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I am not a professional musician. Oh, one time I pretended I was. I was flying from California to Pennsylvania to perform in a one time concert, for which I was paid $300.  As I picked up my guitar from the luggage turnstile a stranger asked me if I was a pro.

"Yeah," I said after a pause while I reviewed the precise definition of the word. "I am." 

My self worth went up a notch but it was one of a scant half a dozen times I have been compensated for singing, other than leading regular church services. Those are less about talent and more about steering the congregation out of a droning ditch. I think the meaning of the stranger was more along the lines of "Can I find you on iTunes?"

I did have a run of teaching guitar to children whose parents had hopes of greatness after a session of eight lessons. The prepubescent kids plunked out "Where Have All the Flowers Gone?" at the final concert, and promptly parked their instruments in the closet.  If longevity of student playing is the barometer, I was a pathetic teacher.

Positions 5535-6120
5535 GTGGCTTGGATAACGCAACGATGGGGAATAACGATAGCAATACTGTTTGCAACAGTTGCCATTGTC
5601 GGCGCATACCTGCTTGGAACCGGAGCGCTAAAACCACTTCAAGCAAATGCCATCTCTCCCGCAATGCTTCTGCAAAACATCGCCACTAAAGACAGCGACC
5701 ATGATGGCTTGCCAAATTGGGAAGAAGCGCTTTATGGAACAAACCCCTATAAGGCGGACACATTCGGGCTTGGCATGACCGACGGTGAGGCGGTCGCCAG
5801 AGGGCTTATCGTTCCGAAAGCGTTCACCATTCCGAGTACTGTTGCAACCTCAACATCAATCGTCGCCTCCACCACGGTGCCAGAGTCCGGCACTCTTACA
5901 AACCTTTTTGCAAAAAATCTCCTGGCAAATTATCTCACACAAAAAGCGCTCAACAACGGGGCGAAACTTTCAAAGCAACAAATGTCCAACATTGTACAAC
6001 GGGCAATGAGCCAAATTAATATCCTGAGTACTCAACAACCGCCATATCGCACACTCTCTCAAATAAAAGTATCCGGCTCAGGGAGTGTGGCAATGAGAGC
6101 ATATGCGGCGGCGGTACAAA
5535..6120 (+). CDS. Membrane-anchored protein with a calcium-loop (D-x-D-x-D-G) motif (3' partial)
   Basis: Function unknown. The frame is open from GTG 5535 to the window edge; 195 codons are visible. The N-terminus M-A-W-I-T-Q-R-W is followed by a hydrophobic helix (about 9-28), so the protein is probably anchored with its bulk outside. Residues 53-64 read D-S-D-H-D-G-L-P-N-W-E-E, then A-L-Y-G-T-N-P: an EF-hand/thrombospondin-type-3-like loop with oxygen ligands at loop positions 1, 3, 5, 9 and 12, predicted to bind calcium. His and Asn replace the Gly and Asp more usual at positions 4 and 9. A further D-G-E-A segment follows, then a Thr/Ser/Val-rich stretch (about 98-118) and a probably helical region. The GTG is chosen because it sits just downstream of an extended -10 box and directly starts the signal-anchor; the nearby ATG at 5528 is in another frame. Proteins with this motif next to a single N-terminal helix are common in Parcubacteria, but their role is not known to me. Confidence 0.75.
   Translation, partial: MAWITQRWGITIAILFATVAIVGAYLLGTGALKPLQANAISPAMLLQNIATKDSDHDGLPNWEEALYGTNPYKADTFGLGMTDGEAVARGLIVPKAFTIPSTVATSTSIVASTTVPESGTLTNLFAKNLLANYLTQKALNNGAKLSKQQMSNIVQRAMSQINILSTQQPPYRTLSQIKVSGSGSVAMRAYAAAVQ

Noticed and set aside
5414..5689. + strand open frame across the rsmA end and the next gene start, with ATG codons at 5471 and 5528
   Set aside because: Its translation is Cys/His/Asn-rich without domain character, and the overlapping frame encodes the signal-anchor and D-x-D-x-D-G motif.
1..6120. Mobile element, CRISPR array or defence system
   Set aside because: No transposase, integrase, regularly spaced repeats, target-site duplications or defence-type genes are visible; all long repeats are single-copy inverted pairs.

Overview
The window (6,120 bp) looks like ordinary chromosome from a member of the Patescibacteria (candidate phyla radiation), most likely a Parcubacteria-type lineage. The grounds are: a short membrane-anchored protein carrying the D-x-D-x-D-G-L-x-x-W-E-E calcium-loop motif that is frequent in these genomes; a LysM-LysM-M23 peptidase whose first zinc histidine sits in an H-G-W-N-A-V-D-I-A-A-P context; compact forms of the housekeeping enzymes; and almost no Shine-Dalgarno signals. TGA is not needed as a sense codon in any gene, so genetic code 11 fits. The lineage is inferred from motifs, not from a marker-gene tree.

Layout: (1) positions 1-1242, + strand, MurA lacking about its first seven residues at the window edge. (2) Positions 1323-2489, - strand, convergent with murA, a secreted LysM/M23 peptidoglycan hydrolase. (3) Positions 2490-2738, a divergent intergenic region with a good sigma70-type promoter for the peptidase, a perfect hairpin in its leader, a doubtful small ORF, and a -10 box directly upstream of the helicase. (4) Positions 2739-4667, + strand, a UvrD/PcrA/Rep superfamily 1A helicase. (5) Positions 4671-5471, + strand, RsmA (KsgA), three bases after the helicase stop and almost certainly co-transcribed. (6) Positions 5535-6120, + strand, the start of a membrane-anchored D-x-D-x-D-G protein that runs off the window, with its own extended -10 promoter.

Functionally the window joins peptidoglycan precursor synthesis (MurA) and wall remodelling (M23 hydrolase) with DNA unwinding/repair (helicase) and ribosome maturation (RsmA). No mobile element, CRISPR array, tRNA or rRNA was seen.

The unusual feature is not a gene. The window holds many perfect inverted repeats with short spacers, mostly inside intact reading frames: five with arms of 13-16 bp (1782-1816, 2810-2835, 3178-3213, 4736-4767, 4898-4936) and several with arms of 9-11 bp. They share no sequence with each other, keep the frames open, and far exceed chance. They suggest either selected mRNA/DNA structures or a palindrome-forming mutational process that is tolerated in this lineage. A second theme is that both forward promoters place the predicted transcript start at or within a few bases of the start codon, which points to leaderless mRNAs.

One of the things I notice about stage musicians is that they wear earphones. I wondered about this until John explained that they want to hear the vocalists and bass players, lest they spin off in their own orbit of musical frenzy.

"The other people are only a keyboard away. How could they lose track of each other?"

"You'd be surprised."

John and I live in the same house. We eat at the same table and shower in the same stall. We can't each get to our own dressers from the bathroom without a strategy to squeeze by the bed. You would think we would operate in sync without much effort. But it is embarrassing how often we lose track of each other's tempo.

I need to find ways to keep listening to him, lest I spin off into my own orbit.